It is important to look at the impact of what this decision will mean for future campaigns and the development of any potential attacks on free speech. The entire op ed is worth reading and getting an understanding of what else they view as being the main impact of this decision on the political world. While, the left has attempted to vilify the decision the facts don't match up to their rhetoric. It will be interesting to see what else the left and their special interests will attempt to once again stifle free speech.



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RNLA Chapter Leader Elected to VA House of Delegates
Wed, Jan 12 2011 9:40 AM

In a special election on Tuesday January 11, RNLA Member, and Roanoke area chapter leader, Greg Habeeb was elected to represent Roanoke in the Virginia House of Delegates. He will serve the remainder of the term of Congressman Morgan Griffith who was elected to the US House of Representatives in November. Also elected in a special election to complete the term of a newly elected Congressman was now State Senator Bill Stanley.

From The Roanoke Times article this morning:


Habeeb convincingly defeated Democrat Ginger Mumpower of Roanoke County to win the House seat representing Salem and parts of Roanoke County. Habeeb got 64 percent of the vote and won every precinct in the district. He will complete the final year of Griffith's term.


The two Republicans ran well-organized and well-funded campaigns that had strong backing from the state party and key GOP leaders, including Gov. Bob McDonnell. McDonnell made appearances for both candidates on Sunday.

Habeeb said he and Stanley had messages with a common thread that resonated with voters.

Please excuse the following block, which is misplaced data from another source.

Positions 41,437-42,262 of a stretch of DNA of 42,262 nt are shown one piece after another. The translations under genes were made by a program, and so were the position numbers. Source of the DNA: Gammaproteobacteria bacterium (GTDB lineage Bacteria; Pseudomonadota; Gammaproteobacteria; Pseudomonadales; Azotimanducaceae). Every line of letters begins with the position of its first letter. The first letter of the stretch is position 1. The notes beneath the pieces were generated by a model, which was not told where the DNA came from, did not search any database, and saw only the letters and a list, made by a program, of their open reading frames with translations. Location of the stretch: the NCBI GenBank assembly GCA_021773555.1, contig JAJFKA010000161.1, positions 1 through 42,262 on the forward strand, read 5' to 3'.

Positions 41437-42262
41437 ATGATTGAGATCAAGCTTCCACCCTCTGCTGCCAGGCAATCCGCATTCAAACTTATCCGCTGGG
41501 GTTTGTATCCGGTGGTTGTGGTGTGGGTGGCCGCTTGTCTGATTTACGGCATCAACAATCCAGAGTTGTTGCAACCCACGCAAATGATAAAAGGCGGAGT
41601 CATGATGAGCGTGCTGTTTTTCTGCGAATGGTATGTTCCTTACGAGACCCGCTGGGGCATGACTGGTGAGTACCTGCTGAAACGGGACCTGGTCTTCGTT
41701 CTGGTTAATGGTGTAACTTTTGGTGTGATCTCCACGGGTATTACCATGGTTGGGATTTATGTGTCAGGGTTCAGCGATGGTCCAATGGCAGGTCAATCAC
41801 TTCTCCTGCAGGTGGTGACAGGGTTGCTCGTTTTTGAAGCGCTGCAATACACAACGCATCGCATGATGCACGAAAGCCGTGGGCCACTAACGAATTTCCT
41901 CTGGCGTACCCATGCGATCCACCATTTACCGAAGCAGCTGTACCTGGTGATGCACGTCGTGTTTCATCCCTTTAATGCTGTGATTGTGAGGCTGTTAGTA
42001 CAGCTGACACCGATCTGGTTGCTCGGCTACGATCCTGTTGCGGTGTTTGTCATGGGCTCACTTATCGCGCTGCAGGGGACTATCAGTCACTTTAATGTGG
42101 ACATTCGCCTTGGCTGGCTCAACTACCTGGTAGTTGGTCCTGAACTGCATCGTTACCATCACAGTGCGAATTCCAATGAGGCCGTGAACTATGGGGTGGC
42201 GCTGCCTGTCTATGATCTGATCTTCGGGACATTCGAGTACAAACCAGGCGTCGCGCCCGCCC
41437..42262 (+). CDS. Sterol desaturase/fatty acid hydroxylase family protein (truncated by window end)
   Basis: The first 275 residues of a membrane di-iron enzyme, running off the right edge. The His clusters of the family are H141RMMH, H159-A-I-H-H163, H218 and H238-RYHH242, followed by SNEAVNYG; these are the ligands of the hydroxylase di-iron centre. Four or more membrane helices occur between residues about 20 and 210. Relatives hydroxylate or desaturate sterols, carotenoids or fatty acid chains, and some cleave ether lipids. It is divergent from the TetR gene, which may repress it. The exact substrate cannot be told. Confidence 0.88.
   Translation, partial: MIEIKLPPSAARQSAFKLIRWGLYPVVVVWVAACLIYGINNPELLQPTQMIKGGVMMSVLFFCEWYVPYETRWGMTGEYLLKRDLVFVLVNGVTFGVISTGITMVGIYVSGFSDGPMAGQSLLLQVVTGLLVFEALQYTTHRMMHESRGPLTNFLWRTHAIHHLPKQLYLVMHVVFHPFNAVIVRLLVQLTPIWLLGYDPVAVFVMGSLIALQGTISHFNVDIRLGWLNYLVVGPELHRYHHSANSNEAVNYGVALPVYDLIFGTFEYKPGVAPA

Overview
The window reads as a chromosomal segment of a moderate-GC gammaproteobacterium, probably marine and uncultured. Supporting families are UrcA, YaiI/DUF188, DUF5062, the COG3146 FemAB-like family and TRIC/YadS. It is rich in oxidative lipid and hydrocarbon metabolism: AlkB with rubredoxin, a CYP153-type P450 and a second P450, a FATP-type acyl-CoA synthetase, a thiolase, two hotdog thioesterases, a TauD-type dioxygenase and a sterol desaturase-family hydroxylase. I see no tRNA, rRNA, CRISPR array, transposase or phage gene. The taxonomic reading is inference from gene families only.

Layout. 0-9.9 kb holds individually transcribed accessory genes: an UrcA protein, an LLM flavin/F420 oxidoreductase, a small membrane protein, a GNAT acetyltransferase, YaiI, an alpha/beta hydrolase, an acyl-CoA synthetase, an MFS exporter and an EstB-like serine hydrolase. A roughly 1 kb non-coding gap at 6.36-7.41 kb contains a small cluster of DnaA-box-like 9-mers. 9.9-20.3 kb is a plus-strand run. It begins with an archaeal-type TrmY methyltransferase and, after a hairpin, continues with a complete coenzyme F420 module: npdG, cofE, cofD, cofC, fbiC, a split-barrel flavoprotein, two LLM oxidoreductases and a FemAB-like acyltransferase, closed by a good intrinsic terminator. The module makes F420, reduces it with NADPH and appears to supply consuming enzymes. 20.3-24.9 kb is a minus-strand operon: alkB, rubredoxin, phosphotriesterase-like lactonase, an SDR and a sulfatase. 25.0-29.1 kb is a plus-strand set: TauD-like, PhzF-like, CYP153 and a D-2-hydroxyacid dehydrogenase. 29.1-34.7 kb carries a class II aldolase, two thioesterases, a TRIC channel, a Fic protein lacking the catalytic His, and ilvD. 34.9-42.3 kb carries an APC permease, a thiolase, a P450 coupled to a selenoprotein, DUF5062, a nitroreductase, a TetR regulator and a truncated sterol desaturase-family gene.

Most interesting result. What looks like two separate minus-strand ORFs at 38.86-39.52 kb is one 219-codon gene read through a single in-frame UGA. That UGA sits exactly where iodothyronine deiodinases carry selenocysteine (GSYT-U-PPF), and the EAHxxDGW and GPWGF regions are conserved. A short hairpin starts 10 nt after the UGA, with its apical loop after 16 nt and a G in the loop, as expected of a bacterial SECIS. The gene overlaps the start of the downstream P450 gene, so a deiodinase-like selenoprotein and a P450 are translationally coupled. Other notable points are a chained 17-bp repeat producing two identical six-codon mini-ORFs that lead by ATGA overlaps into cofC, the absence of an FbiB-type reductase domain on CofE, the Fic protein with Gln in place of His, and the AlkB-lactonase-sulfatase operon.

"The agenda we were advancing was improving the lives of citizens by restoring the balance of government in the private sector and restoring the balance of government in the family," Habeeb said at his Salem headquarters, where a crowd of about 50 people celebrated his win. "That's a message that resonates from Danville to Catawba."

With Habeeb's election, Republicans retain effective control of 60 seats in the 100-member House of Delegates.


Habeeb said his initial legislative focus will be on "things that bring accountability and innovation to government," including the introduction of "market forces" to more public services.


The state board of elections will meet this morning to certify the results about two hours before the new legislators take their seats in the state Capitol. Habeeb and Stanley planned to drive to Richmond on Tuesday night and get an early start on their legislative careers this morning.

Congratulations to Greg and best of luck in Richmond doing the people's work!



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RNLA Board of Governors Members Named to Virginia’s Redistricting Commission
Mon, Jan 10 2011 12:43 PM